Brain Tumor

Brain tumors are rare in Hong Kong. Statistics from The Hong Kong Neurosurgical Society show that there were around 1,000 new cases of brain tumor in 2009, of which 70 were malignant gliomas and 200 were secondary brain tumors. However, primary brain tumors are more common among people aged 0-19 in Hong Kong. Of all the new cancer cases in children and adolescents (0-19 years) in 2006, primary brain tumor ranked fifth in males and fourth in females.

Brain tumor is not incurable. As new treatments continue to be developed, if brain tumor is detected and treated early, the chances of recovery are high.

(Special thanks to Dr. K N HUNG, Chief of Service, Department of Neurosurgery, Queen Mary Hospital for reviewing the information of this page.)


The brain has three main parts, the cerebrum, the cerebellum and the brain stem.  The cerebrum is the commander of the human body. It is divided into two hemispheres. Each hemisphere contains four lobes, the frontal lobe, parietal lobe, temporal lobe and occipital lobe, which control specific functions of the body.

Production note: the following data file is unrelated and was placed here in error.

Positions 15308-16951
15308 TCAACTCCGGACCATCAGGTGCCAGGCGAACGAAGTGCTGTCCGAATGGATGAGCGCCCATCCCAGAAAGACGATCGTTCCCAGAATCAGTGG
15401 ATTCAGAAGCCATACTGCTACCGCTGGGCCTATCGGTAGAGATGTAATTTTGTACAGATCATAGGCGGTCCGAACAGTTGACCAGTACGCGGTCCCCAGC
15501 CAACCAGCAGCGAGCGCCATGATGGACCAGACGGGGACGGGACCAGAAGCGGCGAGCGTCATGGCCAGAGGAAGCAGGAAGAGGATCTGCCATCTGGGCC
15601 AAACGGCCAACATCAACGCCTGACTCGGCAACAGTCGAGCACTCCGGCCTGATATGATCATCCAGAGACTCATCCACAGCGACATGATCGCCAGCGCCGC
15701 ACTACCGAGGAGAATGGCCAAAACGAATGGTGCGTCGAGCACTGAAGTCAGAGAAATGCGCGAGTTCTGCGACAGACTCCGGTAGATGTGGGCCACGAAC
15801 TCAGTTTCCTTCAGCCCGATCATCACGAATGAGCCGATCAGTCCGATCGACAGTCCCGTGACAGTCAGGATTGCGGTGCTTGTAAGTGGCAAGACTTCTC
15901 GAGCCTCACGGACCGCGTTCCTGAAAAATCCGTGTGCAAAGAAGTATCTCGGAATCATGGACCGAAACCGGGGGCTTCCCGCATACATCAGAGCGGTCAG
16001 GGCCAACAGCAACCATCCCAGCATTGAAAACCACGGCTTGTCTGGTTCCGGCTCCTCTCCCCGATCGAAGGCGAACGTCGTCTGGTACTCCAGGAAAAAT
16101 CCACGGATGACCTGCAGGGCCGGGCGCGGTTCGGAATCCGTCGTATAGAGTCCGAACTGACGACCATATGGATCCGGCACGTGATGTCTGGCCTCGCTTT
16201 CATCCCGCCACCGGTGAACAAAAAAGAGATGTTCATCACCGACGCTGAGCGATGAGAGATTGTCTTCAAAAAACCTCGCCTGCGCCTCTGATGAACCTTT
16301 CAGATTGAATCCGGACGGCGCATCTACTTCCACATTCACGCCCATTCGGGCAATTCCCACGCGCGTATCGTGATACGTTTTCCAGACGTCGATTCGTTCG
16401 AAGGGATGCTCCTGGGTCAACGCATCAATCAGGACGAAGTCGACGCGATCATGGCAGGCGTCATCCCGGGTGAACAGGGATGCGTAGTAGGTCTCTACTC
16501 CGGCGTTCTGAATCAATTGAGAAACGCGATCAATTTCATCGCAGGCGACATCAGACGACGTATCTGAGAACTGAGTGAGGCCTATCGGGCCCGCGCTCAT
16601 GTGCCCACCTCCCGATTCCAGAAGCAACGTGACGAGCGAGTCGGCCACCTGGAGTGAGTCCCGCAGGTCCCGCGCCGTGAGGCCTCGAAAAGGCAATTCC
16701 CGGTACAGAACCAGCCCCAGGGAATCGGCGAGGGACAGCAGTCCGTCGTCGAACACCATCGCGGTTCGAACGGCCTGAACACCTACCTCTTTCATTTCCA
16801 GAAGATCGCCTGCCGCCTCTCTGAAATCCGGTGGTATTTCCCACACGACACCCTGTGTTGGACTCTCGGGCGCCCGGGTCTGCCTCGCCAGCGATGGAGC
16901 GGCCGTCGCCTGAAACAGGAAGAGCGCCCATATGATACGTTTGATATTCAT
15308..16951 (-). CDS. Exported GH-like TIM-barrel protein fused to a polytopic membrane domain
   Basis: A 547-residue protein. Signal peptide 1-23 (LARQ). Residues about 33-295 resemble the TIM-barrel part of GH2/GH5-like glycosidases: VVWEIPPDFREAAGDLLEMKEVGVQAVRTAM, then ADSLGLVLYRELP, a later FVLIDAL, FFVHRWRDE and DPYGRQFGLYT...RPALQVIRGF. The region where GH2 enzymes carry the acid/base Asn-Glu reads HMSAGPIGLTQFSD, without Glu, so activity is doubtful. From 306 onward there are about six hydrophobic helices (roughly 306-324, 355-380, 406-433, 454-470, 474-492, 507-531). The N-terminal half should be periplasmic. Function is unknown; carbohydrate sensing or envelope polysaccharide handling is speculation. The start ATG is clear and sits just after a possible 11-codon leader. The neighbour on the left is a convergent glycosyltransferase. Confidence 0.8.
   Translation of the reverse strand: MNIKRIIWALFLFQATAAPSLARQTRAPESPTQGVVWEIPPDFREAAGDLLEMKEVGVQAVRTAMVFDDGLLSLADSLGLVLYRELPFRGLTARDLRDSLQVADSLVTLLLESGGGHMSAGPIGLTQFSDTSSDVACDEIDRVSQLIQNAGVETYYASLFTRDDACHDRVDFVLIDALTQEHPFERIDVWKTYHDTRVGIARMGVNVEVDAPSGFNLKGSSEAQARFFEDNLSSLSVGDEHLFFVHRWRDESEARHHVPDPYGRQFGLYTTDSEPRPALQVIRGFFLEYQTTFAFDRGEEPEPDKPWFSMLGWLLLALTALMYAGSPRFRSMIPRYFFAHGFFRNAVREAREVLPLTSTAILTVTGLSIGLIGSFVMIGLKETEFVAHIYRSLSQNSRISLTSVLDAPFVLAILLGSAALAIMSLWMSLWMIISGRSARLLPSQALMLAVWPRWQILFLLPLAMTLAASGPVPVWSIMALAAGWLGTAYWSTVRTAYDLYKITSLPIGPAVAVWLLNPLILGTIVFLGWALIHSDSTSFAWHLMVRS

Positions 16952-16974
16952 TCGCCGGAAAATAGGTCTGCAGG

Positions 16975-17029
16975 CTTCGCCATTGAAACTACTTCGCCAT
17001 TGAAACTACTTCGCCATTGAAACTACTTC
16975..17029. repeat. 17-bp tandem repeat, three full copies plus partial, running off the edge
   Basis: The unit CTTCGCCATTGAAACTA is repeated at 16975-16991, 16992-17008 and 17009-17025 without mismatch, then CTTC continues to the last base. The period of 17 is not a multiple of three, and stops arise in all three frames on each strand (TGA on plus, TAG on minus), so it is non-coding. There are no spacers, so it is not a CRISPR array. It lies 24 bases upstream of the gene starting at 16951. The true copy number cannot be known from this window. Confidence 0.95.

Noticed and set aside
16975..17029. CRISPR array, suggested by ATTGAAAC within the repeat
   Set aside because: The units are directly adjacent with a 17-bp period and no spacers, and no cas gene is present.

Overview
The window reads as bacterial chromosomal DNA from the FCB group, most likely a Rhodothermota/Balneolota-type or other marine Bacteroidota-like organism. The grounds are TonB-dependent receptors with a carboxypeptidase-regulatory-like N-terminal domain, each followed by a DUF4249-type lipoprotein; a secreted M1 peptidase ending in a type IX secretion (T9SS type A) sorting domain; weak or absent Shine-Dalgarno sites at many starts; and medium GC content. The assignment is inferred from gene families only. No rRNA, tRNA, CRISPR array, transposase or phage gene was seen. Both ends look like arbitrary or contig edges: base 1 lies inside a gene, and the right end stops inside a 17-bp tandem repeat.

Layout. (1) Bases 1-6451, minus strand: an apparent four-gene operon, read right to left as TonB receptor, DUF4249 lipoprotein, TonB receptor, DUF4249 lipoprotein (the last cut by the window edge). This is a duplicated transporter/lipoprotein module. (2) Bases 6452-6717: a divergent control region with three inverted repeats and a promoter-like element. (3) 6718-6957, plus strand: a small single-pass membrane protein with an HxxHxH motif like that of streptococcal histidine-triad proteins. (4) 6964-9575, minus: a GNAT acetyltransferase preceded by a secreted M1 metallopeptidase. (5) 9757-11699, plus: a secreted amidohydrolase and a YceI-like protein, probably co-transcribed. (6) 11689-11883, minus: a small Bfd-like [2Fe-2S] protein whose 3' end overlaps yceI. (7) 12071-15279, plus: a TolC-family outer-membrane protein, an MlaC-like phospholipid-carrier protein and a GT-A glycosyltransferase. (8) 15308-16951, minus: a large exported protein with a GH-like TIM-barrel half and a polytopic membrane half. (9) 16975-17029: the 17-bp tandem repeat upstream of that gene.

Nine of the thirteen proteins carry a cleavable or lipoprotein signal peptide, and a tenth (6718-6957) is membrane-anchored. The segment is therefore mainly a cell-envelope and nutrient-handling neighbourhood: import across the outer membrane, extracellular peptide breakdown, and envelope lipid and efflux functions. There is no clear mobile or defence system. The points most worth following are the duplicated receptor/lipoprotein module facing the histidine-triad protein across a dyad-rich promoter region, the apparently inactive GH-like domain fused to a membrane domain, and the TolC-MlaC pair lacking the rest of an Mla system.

A brain tumor is an abnormal growth of cells within the brain. It can be malignant or benign. Malignant tumors are cancers. Benign tumors are relatively slow growing.  They don’t spread to other parts of your body. Malignant tumors are relatively fast growing and may invade or press on surrounding tissue, affecting the function of the brain and can be life threatening.


Brain tumors can be primary or secondary.

Primary brain tumors
Primary brain tumors originate in the brain. They are abnormal and uncontrolled growth of cells in the brain. They can be either benign or malignant. Brain tumors are generally named after the type of brain cells that they contain. The most common type of primary brain tumor is a glioma. For example, astrocytoma is the tumor arises from star-shaped glial cells.

Secondary brain tumors
Secondary brain tumors are tumors that have spread to the brain from cancers in other parts of the body. Some of these cancers locate near the brain. Nasopharyngeal cancer is a typical example.

Other secondary brain tumors are formed by cancerous cells from the primary tumors that have travelled in the bloodstream and lodged in the brain. For example, from tumors that originally started in the lung or breast. These secondary brain tumors may be detected a long time after the primary tumors being treated. 15% of the patients have no history of cancer or tumor.